There are a lot of things to take into account when choosing the right collaboration tool for your workplace.
The truth is there is no correct answer. They each prioritize different features, and which is best will depend on what your company values the most.
Let’s take a brief look into each of them, so you can make an informed decision at the time of choosing.
One of these tools will be (especially as work from home gets more and more popular) the pillar of your business communication. Directly affecting your output, productivity, and employee relationships.
In 2011, Microsoft paid $8.5 billion dollars for Skype Communications. You might think they’re crazy for spending that much money just to launch a separate product some years later with the same core functionalities.
Well, you’d be wrong. To be fair, most of us were.
Microsoft knew exactly what they were doing, they wanted a first-row seat into the ins and outs of peer-to-peer communication. And that’s exactly what they got.
Microsoft Teams is based on years of experience and lessons from Skype, and then some more. It’s safe to say they know a thing or two now.
Teams are branded as a collaboration tool more so than a communication one. Its main benefit is clear: it integrates seamlessly with Microsoft 365 (formerly Office 365). Not only can you communicate with colleagues via text, audio, or video, but you can also create, share, and collaborate using Office directly on the Teams app.
You can create a group and connect it straight to a SharePoint site, upload some Microsoft Office documents, and let your team know in the chat. Then, they can edit those files and instantly jump on a video call if they have any doubts. All within the Teams app, nothing else. Talk about convenience.
While Zoom exploded in popularity during the past year because of the pandemic, they have actually been around for the past decade. In 2011, Eric Yuan and 40 of his peers left Cisco Webex to start their own company, Zoom (originally named Saasbee).
Zoom focused almost exclusively on video calls (the company is named Zoom Video Communications after all) and for a good reason, they do it extremely well.
Their software is free, fast, and easy to use. Setting up and starting a call takes just a few seconds. To join a call, not even an account is required. No wonder it’s the most popular option amongst individual users.
For corporate users though, it offers much more.
Things like HD video and audio communication, text chat, meeting room software, VoIP phone systems, and webinars are some of the features Zoom has to offer to your business. We must admit they do each one of those extremely well, arguably better than anyone else, for an almost unbeatable price.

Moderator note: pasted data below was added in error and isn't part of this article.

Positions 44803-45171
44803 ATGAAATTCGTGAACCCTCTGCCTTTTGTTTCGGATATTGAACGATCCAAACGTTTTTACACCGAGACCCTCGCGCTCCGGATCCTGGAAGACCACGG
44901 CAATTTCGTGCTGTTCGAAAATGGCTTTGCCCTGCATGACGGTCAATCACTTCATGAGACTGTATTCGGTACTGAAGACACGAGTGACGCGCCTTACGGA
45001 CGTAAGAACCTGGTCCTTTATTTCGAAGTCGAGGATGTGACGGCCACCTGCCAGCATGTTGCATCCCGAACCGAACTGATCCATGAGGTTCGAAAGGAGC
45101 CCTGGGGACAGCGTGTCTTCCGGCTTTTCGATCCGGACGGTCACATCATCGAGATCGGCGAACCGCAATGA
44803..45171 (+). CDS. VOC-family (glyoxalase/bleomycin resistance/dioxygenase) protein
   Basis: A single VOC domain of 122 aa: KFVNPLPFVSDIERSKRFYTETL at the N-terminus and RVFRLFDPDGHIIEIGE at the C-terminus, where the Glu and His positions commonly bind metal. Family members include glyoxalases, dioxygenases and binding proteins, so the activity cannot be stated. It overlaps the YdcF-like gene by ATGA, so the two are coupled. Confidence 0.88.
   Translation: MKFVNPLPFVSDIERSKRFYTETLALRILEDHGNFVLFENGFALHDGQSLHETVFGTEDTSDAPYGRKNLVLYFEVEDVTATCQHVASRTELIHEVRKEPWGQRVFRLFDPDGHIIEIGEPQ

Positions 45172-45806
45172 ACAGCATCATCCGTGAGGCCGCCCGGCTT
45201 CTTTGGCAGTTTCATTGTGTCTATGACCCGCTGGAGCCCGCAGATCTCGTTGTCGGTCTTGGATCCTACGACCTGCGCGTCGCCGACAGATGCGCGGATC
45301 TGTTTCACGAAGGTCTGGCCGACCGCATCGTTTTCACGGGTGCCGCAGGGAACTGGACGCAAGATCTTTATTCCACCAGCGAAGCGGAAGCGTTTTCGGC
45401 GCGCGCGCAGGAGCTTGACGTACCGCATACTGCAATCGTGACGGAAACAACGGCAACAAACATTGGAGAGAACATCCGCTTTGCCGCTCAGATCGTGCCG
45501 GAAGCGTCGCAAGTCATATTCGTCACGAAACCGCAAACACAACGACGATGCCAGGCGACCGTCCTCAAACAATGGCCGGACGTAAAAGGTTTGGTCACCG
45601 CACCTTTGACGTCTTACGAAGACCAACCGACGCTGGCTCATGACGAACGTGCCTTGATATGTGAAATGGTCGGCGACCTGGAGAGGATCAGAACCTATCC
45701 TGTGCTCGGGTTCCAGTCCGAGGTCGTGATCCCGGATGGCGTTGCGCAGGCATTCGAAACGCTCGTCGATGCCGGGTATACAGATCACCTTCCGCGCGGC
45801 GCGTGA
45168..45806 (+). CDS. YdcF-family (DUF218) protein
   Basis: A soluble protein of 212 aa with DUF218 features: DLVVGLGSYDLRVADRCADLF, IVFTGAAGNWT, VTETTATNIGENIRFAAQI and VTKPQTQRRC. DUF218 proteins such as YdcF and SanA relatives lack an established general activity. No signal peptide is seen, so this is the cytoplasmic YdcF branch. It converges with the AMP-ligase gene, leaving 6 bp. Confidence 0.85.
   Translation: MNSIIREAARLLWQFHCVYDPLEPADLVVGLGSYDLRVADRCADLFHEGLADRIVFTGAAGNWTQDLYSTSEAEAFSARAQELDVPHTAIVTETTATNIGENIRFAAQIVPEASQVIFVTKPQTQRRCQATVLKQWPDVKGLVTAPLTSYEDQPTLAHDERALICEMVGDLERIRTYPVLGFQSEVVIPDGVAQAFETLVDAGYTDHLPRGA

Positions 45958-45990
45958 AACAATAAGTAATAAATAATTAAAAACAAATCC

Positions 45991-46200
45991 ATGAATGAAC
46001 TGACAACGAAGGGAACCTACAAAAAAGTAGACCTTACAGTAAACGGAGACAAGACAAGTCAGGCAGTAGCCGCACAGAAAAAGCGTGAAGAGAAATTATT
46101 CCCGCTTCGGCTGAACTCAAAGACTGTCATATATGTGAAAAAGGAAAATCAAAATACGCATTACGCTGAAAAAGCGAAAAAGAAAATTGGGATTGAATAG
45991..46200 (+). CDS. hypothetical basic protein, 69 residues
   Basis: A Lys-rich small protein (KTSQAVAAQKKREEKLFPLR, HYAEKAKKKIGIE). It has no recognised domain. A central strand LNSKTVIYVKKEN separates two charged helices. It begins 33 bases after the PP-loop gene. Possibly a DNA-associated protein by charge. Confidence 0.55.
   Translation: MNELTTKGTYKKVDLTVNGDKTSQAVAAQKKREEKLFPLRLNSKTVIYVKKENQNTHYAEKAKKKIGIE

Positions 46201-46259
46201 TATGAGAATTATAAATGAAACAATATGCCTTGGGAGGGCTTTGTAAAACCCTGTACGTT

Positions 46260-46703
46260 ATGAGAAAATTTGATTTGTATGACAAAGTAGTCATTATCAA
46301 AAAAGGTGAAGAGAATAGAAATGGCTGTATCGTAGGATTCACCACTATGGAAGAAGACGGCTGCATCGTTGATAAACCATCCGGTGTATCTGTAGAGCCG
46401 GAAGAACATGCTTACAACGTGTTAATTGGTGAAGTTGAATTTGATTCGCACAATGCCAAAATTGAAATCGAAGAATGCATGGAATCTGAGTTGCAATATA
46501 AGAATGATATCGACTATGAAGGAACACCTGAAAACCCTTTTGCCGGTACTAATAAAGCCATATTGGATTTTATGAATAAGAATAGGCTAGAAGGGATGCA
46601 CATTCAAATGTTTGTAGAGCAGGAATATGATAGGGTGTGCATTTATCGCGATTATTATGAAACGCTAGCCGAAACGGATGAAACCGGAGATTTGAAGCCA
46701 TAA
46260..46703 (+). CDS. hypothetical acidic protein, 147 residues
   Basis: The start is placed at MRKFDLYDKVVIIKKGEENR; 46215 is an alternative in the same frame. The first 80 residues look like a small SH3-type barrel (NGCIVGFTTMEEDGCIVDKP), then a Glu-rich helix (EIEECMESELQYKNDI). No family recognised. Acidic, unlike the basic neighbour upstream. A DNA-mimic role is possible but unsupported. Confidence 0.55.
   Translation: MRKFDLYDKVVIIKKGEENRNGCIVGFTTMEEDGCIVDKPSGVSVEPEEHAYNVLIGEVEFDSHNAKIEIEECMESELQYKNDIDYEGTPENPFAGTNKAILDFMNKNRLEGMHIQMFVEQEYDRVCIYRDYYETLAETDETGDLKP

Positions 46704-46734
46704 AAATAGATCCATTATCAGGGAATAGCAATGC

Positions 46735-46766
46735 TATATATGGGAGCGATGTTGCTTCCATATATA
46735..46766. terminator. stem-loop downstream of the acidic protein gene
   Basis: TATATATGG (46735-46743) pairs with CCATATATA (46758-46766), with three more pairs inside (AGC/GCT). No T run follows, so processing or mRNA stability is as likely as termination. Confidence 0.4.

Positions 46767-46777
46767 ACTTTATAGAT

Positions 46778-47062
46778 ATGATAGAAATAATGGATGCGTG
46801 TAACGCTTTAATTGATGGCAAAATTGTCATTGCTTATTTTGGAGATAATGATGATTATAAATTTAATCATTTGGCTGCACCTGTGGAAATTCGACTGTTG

The downside is that their products are strictly focused on communication, not collaboration. Exchanging files, versioning, and creating groups or workspaces are not features you will find in Zoom.
Do you prefer Microsoft Teams collaboration focus or Zoom’s communication focus? If you can’t decide, Cisco Webex can help with both.
Webex was acquired by Cisco Systems in 2007, and while not as popular as the former two, it brings a lot of great features to the table. Suffice to say Cisco’s 35+ years in the networking and communication business are clearly visible in their Webex products.
Formerly divided into 3 different products, the new Webex App integrates messaging (both direct and team groups), meetings, and both video and audio calling in one single package.
And while it does look a whole lot like Microsoft Teams in regards to functionality (without Office 365 integration of course) it does add some new goodies like polling, events, and a virtual assistant.
Cisco System’s proven reliability and its strong worldwide network of approved vendors make it a no-brainer for some multinational companies. More than 87% of Fortune 500 companies and over 100,000 businesses worldwide are Cisco customers. This is not a coincidence, Cisco’s extremely robust security protocols put it at the top for companies where data and intellectual property safety are the top priority.
Which Do You Think Is Best?
As we said, it’s difficult to universally recommend a product. If you use Google (G Suite) as your email provider, then Microsoft Team’s high cost is certainly not worth it as you’ll be missing on its most important features.
If your company is extremely focused on security, then Webex will certainly have a stronger offer versus Zoom.
You get the drill.
We would recommend choosing according to your needs and not necessarily based on the look and feel of the software. With that in mind when making your decision, it will be hard to make a wrong choice amongst these 3 great tools.